* Australia not risking food security - GrainCorp CEO
* Adjusted net profit A$175 mln vs A$205 mln
* Still awaiting regulatory approval for A$3 bln ADM bid
* Sets final dividend of 20 cents per share
By Colin Packham
SYDNEY, Nov 14 (Reuters) - GrainCorp’s chief executive said fears Australia would risk its food security by allowing a A$3 billion ($2.8 billion) bid for the grain handler by Archer Daniel Midland Co are misplaced, as it forecast a tougher year ahead.
Some Australian farm groups and politicians from within the ruling Liberal-National coalition opppose the takeover, which is awaiting a final decision by Treasurer Joe Hockey after advice from the country’s Foreign Investment Review Board.
“Australia of any country in the world has the least to be concerned about when it comes to food security,” GrainCorp Chief Executive Alison Watkins said on Thursday, as the group revealed a 15 percent fall in adjusted full-year net profit to A$175 million.
Deputy prime minister Warren Truss, the leader of the rural-based National Party, said earlier this month the bid raised questions about Australia’s capacity “to make decisions about whether we want to expand our grain industry, whether we want to be the food bowl of Asia.”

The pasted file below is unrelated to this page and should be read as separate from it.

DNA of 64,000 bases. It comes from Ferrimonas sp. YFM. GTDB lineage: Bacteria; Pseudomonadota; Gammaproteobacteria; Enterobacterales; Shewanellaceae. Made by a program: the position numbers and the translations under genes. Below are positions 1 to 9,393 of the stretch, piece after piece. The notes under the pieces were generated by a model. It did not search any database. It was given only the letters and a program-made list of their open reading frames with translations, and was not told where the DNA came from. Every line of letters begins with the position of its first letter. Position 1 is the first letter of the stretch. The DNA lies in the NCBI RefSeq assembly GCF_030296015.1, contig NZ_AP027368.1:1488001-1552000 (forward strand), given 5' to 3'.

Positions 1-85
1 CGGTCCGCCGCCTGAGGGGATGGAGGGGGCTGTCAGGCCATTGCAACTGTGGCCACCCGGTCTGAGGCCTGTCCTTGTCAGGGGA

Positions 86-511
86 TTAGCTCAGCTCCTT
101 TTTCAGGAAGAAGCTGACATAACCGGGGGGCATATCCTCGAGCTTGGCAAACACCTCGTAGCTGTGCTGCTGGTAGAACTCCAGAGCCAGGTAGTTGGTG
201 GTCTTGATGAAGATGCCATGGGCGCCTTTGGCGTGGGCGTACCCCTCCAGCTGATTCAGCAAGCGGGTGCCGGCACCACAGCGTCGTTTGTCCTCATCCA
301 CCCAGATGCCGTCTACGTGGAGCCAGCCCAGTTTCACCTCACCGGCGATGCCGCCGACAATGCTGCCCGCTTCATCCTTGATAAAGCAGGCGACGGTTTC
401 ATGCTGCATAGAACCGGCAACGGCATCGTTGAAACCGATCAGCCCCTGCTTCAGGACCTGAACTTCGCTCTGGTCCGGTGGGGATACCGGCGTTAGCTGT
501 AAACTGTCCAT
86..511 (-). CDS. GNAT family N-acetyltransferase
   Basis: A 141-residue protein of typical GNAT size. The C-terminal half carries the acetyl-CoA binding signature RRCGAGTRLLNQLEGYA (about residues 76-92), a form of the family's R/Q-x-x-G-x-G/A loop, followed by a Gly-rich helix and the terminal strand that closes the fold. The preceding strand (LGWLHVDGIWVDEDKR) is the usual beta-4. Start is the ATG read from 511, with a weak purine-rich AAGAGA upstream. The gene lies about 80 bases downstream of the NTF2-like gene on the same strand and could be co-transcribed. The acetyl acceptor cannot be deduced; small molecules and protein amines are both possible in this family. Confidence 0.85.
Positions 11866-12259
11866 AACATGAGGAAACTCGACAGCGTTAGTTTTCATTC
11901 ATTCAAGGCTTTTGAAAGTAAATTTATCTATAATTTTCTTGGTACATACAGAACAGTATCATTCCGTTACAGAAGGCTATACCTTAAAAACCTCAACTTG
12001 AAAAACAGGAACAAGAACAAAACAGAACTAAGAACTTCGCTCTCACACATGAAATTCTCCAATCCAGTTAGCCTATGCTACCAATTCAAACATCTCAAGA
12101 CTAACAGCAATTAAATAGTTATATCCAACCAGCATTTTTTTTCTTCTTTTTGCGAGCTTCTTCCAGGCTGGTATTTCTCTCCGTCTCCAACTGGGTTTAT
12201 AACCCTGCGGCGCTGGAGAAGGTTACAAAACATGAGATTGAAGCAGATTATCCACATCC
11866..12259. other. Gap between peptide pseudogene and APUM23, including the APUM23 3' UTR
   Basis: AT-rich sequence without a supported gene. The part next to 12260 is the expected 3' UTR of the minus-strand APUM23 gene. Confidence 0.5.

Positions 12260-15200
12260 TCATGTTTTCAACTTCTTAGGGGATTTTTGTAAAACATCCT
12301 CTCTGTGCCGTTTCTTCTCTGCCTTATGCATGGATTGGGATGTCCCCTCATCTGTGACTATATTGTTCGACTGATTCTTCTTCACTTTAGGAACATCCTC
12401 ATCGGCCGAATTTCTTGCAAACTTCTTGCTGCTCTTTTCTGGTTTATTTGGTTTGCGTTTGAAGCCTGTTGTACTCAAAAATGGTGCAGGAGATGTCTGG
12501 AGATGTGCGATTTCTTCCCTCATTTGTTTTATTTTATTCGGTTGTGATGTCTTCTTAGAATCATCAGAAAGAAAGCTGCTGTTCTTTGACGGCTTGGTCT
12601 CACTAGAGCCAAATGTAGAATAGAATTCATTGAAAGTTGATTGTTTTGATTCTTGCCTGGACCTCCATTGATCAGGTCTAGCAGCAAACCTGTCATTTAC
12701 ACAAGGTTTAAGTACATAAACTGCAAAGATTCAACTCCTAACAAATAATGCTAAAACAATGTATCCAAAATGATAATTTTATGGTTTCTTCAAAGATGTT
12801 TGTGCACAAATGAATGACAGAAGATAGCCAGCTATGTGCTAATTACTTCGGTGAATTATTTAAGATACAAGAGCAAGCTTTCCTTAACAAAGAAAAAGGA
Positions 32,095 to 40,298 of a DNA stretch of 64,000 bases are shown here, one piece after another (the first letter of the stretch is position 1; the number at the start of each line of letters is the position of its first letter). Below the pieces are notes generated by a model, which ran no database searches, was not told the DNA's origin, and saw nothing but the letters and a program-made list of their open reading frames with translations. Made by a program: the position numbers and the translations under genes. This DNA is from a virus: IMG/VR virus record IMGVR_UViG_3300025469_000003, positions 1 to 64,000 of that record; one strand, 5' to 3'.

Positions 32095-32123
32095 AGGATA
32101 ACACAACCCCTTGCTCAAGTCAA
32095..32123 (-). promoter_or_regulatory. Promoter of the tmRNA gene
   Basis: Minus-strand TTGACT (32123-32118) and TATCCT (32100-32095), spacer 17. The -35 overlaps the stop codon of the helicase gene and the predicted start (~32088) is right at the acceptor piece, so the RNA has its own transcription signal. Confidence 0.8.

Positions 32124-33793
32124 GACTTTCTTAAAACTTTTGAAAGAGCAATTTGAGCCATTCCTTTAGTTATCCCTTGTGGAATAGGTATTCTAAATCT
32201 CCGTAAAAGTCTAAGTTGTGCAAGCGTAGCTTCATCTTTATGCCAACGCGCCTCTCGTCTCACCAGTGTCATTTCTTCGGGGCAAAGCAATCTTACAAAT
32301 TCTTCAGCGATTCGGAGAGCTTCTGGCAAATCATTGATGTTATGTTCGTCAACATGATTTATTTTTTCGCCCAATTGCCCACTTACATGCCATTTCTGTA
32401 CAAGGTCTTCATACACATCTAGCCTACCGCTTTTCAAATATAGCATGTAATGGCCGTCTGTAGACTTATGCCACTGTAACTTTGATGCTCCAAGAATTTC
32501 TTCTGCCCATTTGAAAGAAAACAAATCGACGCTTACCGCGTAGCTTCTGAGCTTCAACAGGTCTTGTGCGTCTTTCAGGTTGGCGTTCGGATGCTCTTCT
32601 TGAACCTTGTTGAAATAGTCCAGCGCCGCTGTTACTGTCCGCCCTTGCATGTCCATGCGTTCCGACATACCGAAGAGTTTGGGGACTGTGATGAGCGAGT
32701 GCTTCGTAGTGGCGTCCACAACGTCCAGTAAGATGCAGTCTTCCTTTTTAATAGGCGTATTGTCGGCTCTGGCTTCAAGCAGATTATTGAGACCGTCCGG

Hockey has imposed a deadline of Dec. 17 for his decision, but a rejection of the bid would fly in the face of the newly elected government’s pledge that Australia is open for business.
Watkins said Australia exported two-thirds to three-quarters of the food it produced.
The full-year profit for GrainCorp, the largest handler of grains on Australia’s east coast, was in line with analysts’ forecasts after a smaller harvest dented revenues, but Watkins said the current season would be challenging for many growers.
“Drought conditions in Queensland and northern New South Wales have negatively impacted yields in those regions, while recent frosts have affected many areas further south,” she said.
“After a couple of big years, GrainCorp’s storage and logistics network must be well prepared for the much tougher period ahead.”
GrainCorp is one of numerous Australian agribusinesses to have attracted international interest in recent years, with bidders betting on the country’s ability to supply fast-growing Asia with quality food.
ADM is looking to increase its geographic reach, while GrainCorp is the last available independent asset of scale in Australia, the world’s second-largest wheat exporter and an attractive market due to stable policies and links to Asia.
GrainCorp, which also has malt and oils units as well as its grains marketing operations, and storage and logistics businesses, said the U.S. agri-giant had so far secured 28.3 percent of acceptances for its offer.
It declared a dividend of 20 cents per share and said it planned to pay out the remaining 55 cents per share of dividends allowed under ADM’s offer before the deal went unconditional.
Shares in GrainCorp eased one cent to A$12.19. ADM’s takeover bid is also awaiting regulatory approval from China.